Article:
5 Soft Skills Employers Desire that Military Spouses Possess

We are living in a time where technology is rapidly advancing, higher degrees are preferred by employers, and the competition in the job market continues to grow fierce.  Beyond your education and experience, as well as that fabulous new suit you have pressed and ready to go, what will help you stand out? The answer is simple; soft skills.

What exactly is a soft skill? According to Robles (2012), “Soft skills are character traits, attitudes, and behaviors—rather than technical aptitude or knowledge. Soft skills are the intangible, nontechnical, personality-specific skills that determine one’s strengths as a leader, facilitator, mediator, and negotiator (457).

Being a military spouse is no walk in the park. If you don’t have all of the skills discussed below, in time, you will develop them as it is required in order to successfully survive in a military world.

1-Flexibility-Can you adapt to change?  Can you quickly shift tasks and your schedule around to accommodate a new priority?

This sounds like a day in the life of a military spouse.  Of course we know flexibility.  It’s embedded into our life daily as our spouse’s schedules change.

2-Communication-Do you communicate well with others?  Can you get your point across professionally?

Communication is our life. Whether it is through text, phone call, or video conference, this is a skill we have down to an art.  Some of the most pressing and serious conversations we must have with our spouses are usually not in person, because they happen to be away when crisis happens on the home front.

3-Teamwork-Can you work in a team?  Do you get along with diverse groups of people?

All military spouses try to stand tall and do this life alone, without asking for help.  Then, we all soon realize that it is impossible to successfully navigate this world on our own.  We all need a “team” of support systems around us.  We then begin building one by volunteering, networking, and investing time in others to build friendships in a new environment.

Military spouses work together in many groups to help others in volunteer efforts with organizations, nonprofits, Family Readiness Groups, and around the local community.  We also work as a team to plan special events, help another spouse in their time of need, and by accomplishing household tasks and to-do’s on the home front with our spouses.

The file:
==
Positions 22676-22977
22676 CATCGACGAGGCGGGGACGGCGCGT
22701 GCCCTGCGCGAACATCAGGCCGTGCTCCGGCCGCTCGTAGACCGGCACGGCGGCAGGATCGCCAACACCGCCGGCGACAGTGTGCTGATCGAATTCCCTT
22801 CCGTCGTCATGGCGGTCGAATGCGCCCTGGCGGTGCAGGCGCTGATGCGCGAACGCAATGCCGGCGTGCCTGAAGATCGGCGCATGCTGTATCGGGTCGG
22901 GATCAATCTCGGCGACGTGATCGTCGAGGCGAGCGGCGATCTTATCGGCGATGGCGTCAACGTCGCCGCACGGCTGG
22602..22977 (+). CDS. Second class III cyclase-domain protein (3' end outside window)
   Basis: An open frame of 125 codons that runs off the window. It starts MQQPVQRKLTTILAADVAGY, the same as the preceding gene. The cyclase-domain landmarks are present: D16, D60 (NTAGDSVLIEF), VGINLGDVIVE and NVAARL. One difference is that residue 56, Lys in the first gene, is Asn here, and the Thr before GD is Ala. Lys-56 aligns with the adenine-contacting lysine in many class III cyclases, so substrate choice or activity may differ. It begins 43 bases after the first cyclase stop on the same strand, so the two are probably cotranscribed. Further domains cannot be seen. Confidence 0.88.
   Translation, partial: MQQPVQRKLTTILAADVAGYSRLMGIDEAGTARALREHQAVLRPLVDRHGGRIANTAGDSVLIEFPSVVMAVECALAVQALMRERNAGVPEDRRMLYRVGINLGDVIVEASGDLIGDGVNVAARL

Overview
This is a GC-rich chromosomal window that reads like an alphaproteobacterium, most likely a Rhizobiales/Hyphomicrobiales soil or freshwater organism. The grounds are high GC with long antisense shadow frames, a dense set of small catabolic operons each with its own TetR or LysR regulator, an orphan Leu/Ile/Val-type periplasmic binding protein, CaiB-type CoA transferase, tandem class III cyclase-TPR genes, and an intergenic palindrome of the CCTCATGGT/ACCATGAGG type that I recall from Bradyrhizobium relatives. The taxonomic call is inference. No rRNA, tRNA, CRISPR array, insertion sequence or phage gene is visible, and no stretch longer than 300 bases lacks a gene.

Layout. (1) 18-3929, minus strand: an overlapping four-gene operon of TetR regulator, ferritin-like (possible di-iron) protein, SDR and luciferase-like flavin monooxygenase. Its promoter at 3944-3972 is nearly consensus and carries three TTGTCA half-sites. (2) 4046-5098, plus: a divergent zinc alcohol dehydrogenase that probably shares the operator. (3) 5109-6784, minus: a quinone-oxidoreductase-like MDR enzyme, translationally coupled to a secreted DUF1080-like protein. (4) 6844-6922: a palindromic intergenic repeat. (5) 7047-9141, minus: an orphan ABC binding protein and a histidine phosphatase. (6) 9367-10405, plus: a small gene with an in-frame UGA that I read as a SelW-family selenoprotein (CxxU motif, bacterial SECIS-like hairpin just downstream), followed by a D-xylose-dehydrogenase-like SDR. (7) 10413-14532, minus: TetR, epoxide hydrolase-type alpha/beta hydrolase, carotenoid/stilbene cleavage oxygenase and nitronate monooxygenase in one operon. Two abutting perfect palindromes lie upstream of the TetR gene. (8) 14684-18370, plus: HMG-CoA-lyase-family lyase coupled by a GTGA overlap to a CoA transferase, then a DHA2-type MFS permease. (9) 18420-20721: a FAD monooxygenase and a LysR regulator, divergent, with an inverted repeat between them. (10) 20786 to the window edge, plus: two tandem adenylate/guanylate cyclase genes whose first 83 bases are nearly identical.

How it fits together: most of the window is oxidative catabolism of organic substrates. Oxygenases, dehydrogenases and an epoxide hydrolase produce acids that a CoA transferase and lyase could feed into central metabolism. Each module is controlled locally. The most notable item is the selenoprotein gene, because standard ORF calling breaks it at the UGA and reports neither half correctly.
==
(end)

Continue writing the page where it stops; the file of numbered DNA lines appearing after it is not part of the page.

4-Problem Solving-Are you able to solve problems with ease?  Can you think outside of the box to find a solution that will work best?

This is an area military spouses know all too well.  As soon as our spouses leave for the field, training, or a deployment, all heck breaks loose. Then, we must think quick and solve problems as best as we can without the assistance of our spouse.  This is problem solving at its finest.

5-Leadership-Can you motivate others?  Do you have a take charge attitude?  Can you lead others to meet goals?

While many of us do not think of ourselves as leaders, we most certainly are by default.  We constantly have to take charge and step into the leadership role within our families. We also take the lead in organizations where we volunteer our time, and even with friends when we initiate activities, or take the lead in planning a special event.

The next time someone asks why they should hire you, speak to these soft skills.  You are an amazing, strong, and capable military spouse to one of America’s greatest heroes.  That has to count for something.

© Wendi and Strength 4 Spouses, 2017.


Robles, M. (2012). Executive Perceptions of the Top 10 Soft Skills Needed in Today’s Workplace. Business Communication Quarterly.  75(4) 453–465. Retrieved from                http://homepages.se.edu/cvonbergen/files/2013/01/Executive-Perceptions-of-the-Top-10-SoftSkills-Needed-in-Todays-Workplace.pdf


Wendi has been an Army spouse for almost two years. She has over nine years of experience in Adult Education and is currently pursuing her Master’s Degree in Instructional Technology. She is extremely passionate about helping new military spouses transition and acclimate to this lifestyle by sharing experiences, insight, and resources through her blog Strength4Spouses.


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